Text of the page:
Like any other legal system, the real estate financing and mortgage business, mortgage loans and legal process sometimes uses confusing jargon. In the real estate list below are some terms explained in brief simple language.
Adjustable Rate Mortgage (ARM): Mortgage loans under which the interest rate is periodically adjusted to more closely coincide and agreed to at the inception of the loan.
Alternative Documentation: The use of pay stubs, W-2 forms, and bank statements in lieu of Verifications of Employment (VOE) and Verifications of Deposit (VOD) to qualify a borrower for a mortgage.
Amortization: The systematic and continuous payment of an obligation through installments until the debt has been paid in full.
Annual Percentage Rate (APR): A term used in the Truth-in-Lending Act to present the percentage relationship of the total finance charge to the amount of the loan. The APR reflects the cost of the mortgage loan as a yearly rate. It could be higher than the interest rate stated on the Note because it includes, in addition to the interest rate, loan discount points, miscellaneous fees and mortgage insurance.
Appraisal: A report made by a qualified person setting forth an opinion or estimate of property value. (Appraisal also refers to the process through which a conclusion on property value is derived.)
Appraisal Amount or Appraised Value: The fair market value of a home determined by independent appraisal. The appraisal uses local real estate market sales activity as a major basis for valuation.
Appreciation: An increase in the value of a property due to market conditions or other causes. The opposite term is depreciation.
Balloon Mortgage: A fixed-rate mortgage for a set number of years and then must be paid off in full in a single “balloon” payment. Balloon loans are popular with borrowers expecting to sell or refinance their property within a definite period of time.
Bankruptcy: Legal relief from the payment of all debts after the surrender of all assets to a court-appointed trustee. Assets are distributed to creditors as full satisfaction of debts, with certain priorities and exemptions. A person, firm or corporation may declare bankruptcy under one of several chapters of the U. S. Bankruptcy Code: Chapter 7 covers liquidation of the debtor’s assets; Chapter 11 covers reorganization of bankrupt businesses; Chapter 13 covers payment of debts by individuals through a bankruptcy plan.
Cap: The limit placed on adjustments that can be made to the interest rate or payments such as the annual cap on an adjustable rate loan (ARM) or the cap on a rate over the life of the loan.
Cash-out Refinance: To refinance the mortgage on a property for more than the principal owed. This allows the borrower to get cash from the equity in their home. Loan products may vary on how much can be borrowed on a cash-out refinance.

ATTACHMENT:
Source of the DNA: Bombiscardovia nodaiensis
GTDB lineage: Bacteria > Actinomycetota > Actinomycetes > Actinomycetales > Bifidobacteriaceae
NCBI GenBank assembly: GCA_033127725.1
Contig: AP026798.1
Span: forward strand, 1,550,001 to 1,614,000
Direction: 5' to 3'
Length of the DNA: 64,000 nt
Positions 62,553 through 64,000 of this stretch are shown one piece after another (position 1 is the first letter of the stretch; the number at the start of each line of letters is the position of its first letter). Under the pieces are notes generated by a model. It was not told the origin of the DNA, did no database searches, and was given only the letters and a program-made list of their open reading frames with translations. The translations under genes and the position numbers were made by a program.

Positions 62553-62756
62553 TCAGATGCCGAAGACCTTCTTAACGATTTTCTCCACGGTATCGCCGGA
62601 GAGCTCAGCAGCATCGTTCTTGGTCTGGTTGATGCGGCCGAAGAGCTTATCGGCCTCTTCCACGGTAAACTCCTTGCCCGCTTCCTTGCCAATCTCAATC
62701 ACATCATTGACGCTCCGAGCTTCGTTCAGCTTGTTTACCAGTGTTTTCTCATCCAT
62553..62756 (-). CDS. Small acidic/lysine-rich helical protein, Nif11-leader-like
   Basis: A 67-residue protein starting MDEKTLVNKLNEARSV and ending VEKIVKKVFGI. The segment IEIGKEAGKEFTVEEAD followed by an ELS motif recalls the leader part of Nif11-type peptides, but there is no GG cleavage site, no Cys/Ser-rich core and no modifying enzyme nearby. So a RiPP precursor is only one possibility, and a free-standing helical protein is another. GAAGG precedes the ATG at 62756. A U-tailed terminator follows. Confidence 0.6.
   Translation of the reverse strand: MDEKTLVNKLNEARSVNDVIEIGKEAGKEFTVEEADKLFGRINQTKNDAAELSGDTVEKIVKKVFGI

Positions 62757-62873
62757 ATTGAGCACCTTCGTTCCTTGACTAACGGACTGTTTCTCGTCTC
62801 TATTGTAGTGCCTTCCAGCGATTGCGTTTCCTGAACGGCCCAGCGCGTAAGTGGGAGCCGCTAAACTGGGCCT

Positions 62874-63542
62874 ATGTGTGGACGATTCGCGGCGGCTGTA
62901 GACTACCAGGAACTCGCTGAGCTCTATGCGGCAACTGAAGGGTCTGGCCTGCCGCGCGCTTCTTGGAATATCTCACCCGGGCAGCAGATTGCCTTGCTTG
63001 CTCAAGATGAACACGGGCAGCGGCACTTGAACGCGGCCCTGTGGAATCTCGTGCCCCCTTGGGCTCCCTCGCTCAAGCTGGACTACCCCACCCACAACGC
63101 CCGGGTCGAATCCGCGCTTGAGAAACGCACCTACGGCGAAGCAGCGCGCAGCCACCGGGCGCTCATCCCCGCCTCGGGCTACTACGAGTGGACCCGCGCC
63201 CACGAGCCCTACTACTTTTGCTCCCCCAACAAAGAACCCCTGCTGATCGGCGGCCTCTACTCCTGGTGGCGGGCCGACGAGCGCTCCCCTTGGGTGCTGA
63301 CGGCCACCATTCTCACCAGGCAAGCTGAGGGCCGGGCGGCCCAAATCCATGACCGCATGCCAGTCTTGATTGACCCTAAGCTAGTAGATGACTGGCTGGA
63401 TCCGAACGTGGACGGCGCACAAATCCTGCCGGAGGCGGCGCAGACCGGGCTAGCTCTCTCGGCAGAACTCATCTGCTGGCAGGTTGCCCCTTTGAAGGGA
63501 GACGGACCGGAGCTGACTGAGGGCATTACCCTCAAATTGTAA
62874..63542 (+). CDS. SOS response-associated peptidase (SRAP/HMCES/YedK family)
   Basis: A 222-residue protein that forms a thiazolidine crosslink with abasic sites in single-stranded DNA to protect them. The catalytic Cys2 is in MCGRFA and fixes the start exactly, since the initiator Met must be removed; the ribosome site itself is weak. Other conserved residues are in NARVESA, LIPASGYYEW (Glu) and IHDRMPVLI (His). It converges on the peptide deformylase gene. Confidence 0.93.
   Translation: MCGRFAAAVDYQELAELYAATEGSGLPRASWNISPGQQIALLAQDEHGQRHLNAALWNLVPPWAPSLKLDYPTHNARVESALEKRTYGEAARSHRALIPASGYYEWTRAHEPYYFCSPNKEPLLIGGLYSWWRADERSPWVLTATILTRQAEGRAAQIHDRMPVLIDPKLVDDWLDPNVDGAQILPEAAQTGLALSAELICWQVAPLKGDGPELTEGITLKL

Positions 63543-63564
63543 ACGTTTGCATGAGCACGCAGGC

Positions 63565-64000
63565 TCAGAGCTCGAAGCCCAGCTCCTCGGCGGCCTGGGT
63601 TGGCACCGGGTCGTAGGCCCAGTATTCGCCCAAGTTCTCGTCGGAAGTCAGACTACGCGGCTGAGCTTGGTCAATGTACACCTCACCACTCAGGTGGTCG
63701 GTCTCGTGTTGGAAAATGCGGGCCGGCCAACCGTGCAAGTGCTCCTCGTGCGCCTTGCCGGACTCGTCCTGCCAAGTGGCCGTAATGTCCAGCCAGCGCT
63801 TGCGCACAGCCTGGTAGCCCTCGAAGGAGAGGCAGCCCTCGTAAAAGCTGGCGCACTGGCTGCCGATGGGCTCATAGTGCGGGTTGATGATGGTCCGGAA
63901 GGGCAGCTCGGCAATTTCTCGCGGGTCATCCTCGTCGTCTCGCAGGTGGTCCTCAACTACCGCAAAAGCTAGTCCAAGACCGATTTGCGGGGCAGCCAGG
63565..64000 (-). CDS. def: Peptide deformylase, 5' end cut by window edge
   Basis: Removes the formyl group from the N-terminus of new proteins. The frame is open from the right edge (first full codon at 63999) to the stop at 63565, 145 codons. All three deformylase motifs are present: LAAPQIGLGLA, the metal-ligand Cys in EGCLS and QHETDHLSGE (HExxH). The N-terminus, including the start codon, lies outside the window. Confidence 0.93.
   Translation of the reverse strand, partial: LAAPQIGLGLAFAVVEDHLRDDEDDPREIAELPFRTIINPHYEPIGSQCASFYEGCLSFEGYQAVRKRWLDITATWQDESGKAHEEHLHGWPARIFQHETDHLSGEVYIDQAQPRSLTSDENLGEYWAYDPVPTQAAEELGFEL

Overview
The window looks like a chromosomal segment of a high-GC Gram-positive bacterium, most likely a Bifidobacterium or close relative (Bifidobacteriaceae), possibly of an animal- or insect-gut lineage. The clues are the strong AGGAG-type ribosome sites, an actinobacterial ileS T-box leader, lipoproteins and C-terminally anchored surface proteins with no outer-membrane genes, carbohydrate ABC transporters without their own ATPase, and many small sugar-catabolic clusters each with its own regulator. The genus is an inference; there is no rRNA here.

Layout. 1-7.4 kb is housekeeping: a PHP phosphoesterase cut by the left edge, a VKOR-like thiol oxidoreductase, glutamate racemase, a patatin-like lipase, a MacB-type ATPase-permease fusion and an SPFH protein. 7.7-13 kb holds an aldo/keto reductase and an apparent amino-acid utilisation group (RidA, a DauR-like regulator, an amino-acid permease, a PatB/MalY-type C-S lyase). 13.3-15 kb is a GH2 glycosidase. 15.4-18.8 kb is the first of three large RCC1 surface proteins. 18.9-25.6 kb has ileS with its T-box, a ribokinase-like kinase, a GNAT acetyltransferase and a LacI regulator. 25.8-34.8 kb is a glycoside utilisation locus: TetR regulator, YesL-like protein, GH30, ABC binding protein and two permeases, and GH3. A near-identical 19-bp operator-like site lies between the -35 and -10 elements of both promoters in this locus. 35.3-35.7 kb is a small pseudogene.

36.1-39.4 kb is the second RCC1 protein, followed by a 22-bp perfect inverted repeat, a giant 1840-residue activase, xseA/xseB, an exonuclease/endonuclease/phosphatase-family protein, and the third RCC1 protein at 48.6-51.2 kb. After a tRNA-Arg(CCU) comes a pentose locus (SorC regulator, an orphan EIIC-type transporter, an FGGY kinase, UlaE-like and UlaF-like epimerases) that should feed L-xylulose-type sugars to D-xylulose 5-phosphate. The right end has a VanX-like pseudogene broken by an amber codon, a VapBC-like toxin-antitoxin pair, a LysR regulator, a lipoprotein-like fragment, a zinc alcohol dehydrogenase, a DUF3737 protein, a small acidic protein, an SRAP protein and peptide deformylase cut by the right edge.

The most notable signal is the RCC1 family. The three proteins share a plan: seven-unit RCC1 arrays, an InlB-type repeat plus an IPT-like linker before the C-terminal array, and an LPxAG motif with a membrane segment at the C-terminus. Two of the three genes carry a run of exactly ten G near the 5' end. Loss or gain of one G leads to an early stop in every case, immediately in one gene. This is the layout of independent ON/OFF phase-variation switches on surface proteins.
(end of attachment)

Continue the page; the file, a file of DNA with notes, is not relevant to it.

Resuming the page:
Closing: Also known as settlement, the finalization of the process of purchasing or refinancing real estate. The closing includes the delivery of a Deed, the signing of Notes and the disbursement of funds.
Closing Costs: Costs that are due at closing, in addition to the purchase price of the property. These costs normally include, but are not limited to, origination fee, discount points, attorney’s fees, costs for title insurance, surveys, recording documents, and prepayment of real estate taxes and insurance premiums held by the lender. Sometimes the seller will help the borrower pay some of these costs.
Closing Statement: An accounting of the debits and credits incurred at closing. All FHA, VA and Conventional financing loans use a Uniform Closing or Settlement Statement commonly referred to as the HUD-1.
CMT: The Constant Maturity Treasury (CMT) is published by the Federal Reserve Board based on the average yield of a variety of Treasury securities adjusted to a one-year maturity. The CMT is offered as an index for setting rates on adjustable rate mortgage programs.
Co-Borrower: A party who signs the mortgage note along with the primary borrower, and who also shares title to the subject real estate.
Collateral: Property pledged as security for a debt. For example, real estate that secures a mortgage. Collateral can be repossessed if the loan is not repaid.
Combined Loan To Value (CLTV): The mathematical relationship between the total of all loan amounts (first mortgage plus subordinate liens) and the value of the subject property.
Community Reinvestment Act (CRA): This act requires financial institutions to meet the credit needs of their community, including low and moderate-income sections of the local community. It also requires banks to make reports concerning their investment in the areas where they do business.
Condominium: A form of property ownership in which the homeowner holds title to an individual dwelling unit, an undivided interest in common areas of a multi-unit project, and sometimes the exclusive use of certain limited common areas. All condominiums must meet certain investor requirements.